On Friday, 17th March 2017, xRapid-Group and the French National Reference Centre for Malaria (CNRP and AP-HP) formalised a long run partnership. The two parties were represented by Jean Viry-Babel, xRapid’s CEO, and Marc Thellier, parasitologist and laboratory manager at the CNRP.
The agreement signature took place in the very luxurious Luxembourg Palace in Paris in the presence of Senator Olivier Cadic, representative of French people abroad.
“We could only be seduced by xRapid dynamism and their very innovative product: an automated diagnostic tool which avoids uncertainties that exist in traditional methods and doesn’t require any experience”, said Marc Thellier.
And thanks to this obvious interest, “a public-private partnership is now running, in spite of the administrative burden” added Jean Viry-Babel.
Partnership agreement content
Even though the partnership was formalised last week, xRapid has been working with the CNRP at the Pitié-Salpêtrière Hospital in Paris for more than a year. They helped us test and approve xRapid-Malaria and xRapid-Lab and implement our slide staining protocol.
The main novelty of this private-public partnership is that xRapid is now supporting the PhD student, Ilhame Tantaoui. She is conducting a comparative study between xRapid diagnostic apps and the traditional microscopic analysis. Now that the agreement is concretised, xRapid and the CNRP are looking forward to joining their forces to eradicate malaria through accurate and efficient diagnosis.
While the malaria death count in Cambodia dropped to just one case in 2016, a new threat to the race against the disease arises in south-eastern Asia: superbugs. A superbug is a drug-resistant, human-killing parasite that modern medicine struggles to combat.
In the case of malaria, the superbug that is currently spreading in south-eastern Asia is multi-drug resistant. This means that the DHA-piperaquine therapy (that combines both artemisinin and piperaquine drugs) used nowadays to treat falciparum malaria, is becoming useless. This superbug is spreading rapidly in western Cambodia, north-eastern Thailand and southern Laos and only concerns the deadliest form of malaria: Plasmodium falciparum.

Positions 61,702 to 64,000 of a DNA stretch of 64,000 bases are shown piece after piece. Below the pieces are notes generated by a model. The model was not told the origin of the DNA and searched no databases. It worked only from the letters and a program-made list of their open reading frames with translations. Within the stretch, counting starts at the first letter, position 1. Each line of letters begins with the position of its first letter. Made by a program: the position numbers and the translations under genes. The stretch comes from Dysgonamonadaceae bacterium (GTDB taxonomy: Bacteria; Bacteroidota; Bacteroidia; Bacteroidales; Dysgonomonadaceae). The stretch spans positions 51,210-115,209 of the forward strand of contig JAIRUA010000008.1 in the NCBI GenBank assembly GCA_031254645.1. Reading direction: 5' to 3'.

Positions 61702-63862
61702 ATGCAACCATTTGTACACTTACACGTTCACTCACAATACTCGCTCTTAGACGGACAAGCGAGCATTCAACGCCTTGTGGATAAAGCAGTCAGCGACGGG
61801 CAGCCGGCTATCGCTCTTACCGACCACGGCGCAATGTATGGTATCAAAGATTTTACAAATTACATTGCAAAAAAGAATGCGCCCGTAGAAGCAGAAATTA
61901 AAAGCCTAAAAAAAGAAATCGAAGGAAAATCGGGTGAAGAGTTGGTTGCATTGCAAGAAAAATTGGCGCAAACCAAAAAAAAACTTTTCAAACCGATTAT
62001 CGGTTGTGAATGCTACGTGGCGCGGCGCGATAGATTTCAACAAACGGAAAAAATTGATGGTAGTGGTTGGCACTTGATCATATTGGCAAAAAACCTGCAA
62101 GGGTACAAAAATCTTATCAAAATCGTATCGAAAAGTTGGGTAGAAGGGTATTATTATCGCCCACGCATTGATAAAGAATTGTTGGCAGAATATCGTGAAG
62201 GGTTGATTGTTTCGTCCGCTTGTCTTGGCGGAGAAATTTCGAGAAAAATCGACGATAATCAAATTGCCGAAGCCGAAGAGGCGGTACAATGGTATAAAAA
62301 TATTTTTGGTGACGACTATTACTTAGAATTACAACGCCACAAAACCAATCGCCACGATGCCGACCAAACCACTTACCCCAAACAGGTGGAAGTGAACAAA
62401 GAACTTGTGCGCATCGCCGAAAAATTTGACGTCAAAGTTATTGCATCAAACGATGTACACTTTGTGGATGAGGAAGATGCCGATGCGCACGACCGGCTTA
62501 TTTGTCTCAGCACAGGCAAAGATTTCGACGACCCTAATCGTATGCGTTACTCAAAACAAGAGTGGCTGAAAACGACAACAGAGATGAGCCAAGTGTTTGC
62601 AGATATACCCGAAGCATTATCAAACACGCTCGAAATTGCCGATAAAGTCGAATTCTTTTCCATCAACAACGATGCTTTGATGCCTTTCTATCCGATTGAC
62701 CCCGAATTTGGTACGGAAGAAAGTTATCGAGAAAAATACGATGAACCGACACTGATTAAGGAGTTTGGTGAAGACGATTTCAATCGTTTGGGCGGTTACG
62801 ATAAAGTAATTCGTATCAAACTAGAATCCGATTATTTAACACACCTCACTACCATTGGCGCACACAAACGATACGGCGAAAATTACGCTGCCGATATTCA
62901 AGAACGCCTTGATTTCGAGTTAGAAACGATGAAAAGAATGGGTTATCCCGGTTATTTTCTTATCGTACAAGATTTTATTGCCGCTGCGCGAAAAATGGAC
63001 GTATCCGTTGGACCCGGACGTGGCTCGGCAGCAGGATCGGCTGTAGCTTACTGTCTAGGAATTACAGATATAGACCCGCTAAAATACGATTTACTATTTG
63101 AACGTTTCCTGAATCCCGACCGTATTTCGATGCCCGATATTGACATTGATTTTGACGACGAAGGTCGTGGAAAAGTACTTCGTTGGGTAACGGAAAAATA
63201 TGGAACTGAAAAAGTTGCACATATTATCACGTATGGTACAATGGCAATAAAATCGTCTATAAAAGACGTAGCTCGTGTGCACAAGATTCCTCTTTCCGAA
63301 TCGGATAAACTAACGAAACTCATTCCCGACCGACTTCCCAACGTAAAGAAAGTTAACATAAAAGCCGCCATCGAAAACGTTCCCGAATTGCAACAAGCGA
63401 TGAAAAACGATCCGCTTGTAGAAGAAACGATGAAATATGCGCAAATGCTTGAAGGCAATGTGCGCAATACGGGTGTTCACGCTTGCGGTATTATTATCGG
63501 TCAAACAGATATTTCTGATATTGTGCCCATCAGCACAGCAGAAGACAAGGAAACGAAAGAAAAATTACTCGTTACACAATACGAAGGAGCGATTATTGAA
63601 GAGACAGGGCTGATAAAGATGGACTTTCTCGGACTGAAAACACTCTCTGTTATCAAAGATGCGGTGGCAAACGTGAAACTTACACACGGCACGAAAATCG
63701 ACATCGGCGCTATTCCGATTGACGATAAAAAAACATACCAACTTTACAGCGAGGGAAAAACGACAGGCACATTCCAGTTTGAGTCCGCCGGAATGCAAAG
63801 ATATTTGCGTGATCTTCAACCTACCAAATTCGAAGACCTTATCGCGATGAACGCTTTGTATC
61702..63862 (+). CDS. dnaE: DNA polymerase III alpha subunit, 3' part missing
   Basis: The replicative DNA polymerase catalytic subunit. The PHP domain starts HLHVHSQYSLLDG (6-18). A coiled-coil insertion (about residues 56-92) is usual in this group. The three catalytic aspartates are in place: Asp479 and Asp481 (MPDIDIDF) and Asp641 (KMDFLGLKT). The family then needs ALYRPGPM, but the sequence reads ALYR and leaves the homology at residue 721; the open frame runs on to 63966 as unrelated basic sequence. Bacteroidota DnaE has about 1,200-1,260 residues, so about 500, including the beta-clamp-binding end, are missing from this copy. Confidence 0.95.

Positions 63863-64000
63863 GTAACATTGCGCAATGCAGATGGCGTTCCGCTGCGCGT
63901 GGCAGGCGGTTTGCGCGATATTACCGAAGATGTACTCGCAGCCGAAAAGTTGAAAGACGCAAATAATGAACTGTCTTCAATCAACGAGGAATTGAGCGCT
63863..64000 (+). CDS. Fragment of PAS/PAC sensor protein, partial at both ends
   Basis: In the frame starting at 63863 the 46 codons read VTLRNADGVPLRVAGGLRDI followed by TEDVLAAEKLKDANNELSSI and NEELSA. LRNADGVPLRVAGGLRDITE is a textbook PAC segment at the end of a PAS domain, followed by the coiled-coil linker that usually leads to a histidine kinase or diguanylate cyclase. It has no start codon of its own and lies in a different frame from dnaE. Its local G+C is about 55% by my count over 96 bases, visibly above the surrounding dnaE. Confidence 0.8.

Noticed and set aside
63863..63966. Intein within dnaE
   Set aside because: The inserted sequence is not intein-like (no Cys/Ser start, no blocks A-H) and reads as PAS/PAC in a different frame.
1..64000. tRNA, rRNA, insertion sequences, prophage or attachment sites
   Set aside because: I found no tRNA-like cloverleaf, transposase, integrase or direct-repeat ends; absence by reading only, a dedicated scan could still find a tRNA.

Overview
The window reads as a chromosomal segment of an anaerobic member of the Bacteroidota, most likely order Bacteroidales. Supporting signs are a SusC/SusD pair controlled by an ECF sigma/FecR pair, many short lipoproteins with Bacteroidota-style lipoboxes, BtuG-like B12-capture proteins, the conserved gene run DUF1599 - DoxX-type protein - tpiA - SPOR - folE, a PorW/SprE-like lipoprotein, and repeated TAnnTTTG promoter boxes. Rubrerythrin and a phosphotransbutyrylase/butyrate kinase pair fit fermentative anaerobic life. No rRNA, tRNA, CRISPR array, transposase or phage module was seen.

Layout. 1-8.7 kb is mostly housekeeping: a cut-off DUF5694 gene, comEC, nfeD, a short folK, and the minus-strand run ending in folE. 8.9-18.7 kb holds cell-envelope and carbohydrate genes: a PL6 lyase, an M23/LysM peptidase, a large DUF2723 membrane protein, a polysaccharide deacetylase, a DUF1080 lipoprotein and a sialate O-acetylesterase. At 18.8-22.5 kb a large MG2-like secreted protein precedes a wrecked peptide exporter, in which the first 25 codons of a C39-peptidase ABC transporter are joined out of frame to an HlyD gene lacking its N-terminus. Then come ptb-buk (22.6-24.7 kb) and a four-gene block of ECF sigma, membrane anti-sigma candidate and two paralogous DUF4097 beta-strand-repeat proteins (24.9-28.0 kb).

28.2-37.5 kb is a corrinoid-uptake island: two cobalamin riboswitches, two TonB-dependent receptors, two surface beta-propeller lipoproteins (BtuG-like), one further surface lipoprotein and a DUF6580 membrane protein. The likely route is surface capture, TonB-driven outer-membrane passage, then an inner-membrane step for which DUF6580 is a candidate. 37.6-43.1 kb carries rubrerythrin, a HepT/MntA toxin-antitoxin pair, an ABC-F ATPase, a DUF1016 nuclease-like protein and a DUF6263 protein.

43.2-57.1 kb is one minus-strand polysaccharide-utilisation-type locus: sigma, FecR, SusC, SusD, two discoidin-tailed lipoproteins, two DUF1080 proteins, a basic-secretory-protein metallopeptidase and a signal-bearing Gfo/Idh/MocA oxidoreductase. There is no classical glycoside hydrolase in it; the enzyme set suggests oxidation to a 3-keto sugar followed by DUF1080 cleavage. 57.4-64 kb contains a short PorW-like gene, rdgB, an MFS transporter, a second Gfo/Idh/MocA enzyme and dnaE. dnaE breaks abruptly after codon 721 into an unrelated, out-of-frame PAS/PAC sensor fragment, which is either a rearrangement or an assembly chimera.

How did this superbug appear? Humans have unintentionally helped the parasite to develop itself. The DHA-piperaquine therapy, when taken correctly, is very efficient against malaria. But in many cases, people only take artemisinin on its own, take incomplete courses or take substandard-quality drugs. In other cases, they don’t even make it to clinics for diagnosis and treatment. All these cases, which are very common in the world’s poorest areas, drive drug resistance. That is what happened recently in south-eastern Asia.
Scientifically speaking, the emergence of the superbug is due to a single mutant parasite lineage, that replaces parasites containing less artemisinin-resistant mutations. This lineage appears to be fitter, more transmissible and able to spread more widely.
The phenomenon had already been observed twice in history. The first time (from the late 1950s to the 1970s) chloroquine-resistant malaria parasites appeared in Asia and then spread into Africa leading to a resurgence of malaria and causing millions of deaths. Chloroquine had then been replaced by sulfadoxine-pyrimethamine treatment and the exact same sequence of events happened.
If this scenario repeats itself, it could lead to a global public health disaster. Specialists say superbugs are the most dangerous threat to the progress achieved so far. Efforts to control malaria in Asia must be stepped up urgently before it spreads into Africa and becomes close to untreatable.
What are the solutions to overcome the threat? The Global Fund has created the Regional Artemisinin-Resistance Initiative (RAI) to fight this superbug. “We are currently working to close gaps in supply chains, so the right drugs are in the right places at the right time” reported the RAI Head of Program. Another solution lies in the efficient gathering of surveillance data (via efficient diagnosis reporting) so that when an outbreak flairs up, an appropriate response can be deployed immediately.
On may 11th, Jean Viry-Babel, xRapid’s CEO, performed a live demo of the automated diagnostic app at Health 2.0. Hear from him on how to effectively bring and implement digital health solutions into emerging markets during the “Health 2.0 Applications in Emerging markets” panel.